I hope you are well, and that you’ve been able to at least enjoy a change of pace during this spring break. I know many of you had last minute changes of plans as travel became more restricted. While I am sure this has been disappointing, I hope you have made the most of the family time. At least Baltimore’s weather has cooperated!
I also hope you’ve been taking the recommendations to “social distance” seriously. I recognize that this is hard, especially with teenagers, but I do believe it’s our best chance at lowering the risk of exposure and spread of illness. It’s been a joy to walk through our neighborhood and see children playing in their yards, riding bicycles and making their own fun, all from the appropriate distance, of course!
I am sure that like me, you’ve also spent a good deal of time wondering what these next weeks will look like. We are certainly in for an adventure as we launch our plans for distance learning. I have been closely following schools who are well ahead of us in this shift, and while I can’t promise many things, I can tell you we are going to learn a lot and will probably modify our plans as we go. I suspect this will be a longer haul than two weeks, and while I truly hope I am wrong, I think we will find that to keep our community as safe as possible, staying physically apart is going to be the right thing to do.
However, we will endeavor to deliver the Bryn Mawr mission in as steady a way as possible. I ask everyone’s patience and partnership as we shift to a very different model of delivering our curriculum, as there will undoubtedly be some kinks along the way, but rest assured that we will continue to provide meaningful learning, even at a distance. Our Bryn Mawr community is more than just a physical place.
Just prior to break, we sent out two weeks’ worth of plans and we will use these as the basis for our distance learning until April 3. What will be added is more contact with teachers and advisors via technology or phone. Faculty have been working to prepare ways to connect with our students and families. Each division will do this a little differently, and you’ll be hearing more from your Division Director tomorrow (Friday for Little School). We are all planning ahead for the next phase of learning, so expect things to be modified as we learn more about what is or isn’t working.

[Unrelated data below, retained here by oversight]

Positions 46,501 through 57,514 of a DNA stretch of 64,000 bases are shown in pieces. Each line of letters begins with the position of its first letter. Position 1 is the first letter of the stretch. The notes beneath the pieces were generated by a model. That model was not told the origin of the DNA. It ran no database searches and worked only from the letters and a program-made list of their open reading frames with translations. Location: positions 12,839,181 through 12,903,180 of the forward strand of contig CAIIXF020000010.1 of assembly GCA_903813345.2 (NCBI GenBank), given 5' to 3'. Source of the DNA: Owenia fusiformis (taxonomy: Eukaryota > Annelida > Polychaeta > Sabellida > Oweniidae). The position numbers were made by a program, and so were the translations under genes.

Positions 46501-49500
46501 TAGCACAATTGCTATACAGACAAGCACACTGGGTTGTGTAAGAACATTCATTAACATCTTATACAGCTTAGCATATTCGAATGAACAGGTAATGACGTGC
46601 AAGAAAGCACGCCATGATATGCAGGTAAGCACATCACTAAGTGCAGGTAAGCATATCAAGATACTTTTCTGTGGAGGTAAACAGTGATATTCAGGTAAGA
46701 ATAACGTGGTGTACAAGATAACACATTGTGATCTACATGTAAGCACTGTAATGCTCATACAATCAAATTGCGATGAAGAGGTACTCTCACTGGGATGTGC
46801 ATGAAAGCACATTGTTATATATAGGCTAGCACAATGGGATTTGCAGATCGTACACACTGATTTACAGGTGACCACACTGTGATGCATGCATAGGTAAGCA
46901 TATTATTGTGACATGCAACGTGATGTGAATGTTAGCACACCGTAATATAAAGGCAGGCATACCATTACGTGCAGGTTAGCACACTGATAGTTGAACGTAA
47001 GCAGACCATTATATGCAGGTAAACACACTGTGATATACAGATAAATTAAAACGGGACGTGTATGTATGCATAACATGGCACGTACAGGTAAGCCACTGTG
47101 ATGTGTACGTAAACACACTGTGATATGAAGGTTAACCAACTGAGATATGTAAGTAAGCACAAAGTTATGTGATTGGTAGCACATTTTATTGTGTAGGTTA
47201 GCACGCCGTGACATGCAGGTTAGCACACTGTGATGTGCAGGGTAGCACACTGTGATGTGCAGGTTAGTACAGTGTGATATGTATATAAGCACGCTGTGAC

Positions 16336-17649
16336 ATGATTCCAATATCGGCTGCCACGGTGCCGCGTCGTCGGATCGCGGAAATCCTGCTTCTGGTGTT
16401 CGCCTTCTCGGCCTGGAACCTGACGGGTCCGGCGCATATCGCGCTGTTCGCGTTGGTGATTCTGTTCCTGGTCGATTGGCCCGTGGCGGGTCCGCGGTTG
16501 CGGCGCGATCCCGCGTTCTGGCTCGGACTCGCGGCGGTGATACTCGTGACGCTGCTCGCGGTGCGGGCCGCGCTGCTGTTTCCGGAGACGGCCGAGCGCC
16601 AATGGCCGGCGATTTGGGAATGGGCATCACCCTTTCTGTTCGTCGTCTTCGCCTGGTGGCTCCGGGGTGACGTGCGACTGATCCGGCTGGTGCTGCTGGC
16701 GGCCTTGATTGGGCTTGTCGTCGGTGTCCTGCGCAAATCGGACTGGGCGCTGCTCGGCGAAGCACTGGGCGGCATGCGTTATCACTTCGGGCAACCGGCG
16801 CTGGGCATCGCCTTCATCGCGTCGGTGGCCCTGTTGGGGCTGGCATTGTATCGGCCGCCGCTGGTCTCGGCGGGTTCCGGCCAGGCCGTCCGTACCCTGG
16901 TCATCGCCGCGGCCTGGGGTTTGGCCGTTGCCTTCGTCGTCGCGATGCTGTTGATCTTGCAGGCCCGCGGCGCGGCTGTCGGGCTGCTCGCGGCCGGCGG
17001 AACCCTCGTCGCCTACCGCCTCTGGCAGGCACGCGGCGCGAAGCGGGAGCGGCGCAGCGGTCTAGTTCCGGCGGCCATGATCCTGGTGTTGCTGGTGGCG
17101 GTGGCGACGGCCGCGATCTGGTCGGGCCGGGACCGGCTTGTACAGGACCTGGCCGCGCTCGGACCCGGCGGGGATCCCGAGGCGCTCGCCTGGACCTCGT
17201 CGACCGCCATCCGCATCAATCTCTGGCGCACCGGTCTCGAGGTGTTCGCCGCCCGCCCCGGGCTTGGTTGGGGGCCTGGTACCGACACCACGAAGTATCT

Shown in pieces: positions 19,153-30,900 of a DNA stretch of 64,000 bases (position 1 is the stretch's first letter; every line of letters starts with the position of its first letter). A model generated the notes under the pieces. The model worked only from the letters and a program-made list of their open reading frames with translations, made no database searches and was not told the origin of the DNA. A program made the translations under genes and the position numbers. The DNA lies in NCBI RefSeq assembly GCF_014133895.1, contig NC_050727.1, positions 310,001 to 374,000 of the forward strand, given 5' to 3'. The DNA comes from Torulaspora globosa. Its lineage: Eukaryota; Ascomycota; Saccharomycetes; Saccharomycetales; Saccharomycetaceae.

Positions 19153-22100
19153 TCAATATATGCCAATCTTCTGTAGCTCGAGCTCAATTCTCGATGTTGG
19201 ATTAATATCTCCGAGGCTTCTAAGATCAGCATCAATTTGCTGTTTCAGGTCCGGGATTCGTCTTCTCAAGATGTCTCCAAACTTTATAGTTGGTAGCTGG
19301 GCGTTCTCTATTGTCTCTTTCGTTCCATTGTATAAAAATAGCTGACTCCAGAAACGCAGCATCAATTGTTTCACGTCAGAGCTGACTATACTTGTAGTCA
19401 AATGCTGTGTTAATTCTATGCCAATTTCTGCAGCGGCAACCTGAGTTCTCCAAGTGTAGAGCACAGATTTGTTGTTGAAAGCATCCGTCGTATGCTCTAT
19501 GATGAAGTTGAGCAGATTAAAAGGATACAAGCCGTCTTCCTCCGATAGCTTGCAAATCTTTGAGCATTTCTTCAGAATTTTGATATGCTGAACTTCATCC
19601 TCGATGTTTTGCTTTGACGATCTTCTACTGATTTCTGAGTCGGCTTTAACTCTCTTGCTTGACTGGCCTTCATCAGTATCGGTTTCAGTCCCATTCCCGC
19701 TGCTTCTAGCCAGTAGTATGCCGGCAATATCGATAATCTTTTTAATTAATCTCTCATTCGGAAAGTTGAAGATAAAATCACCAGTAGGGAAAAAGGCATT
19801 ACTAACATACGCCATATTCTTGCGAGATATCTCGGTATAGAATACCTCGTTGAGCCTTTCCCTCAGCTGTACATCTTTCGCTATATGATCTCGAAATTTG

As we embark on this new version of school, for whatever period of time it lasts, we will be in frequent communication and always value your feedback. Here are some things you can expect from us, and what we’ll be hoping for from you!
From the School:
Weekly message from the Head of School
Weekly divisional newsletters
Frequent contact from your student’s homeroom teacher or advisor
Continuity of Learning
Tuesday, March 24: Professional Day
Wednesday, March 25: Commence distance learning
At least four hours of online content or independent work per day. This meets the Maryland state requirements for a school day.
School “hours” will be Monday through Friday, 8 a.m. to 4 p.m. No new content for the next day will be published after 4 p.m. Students will know in advance if they are expected to be online synchronously. While teachers and administrators will not be “on demand,” they will regularly check email during these hours.
Teachers and students will interact online, via email, and via videoconference, with specifics determined by age appropriateness, available technology and instructional needs.
While this first phase will really be about getting our academics up and running, we will also try some activities to help keep students engaged and occupied. Some of these may be just for fun.
We will not try to replicate the entire school day.
Support! We are here to help. Here’s who to email for assistance: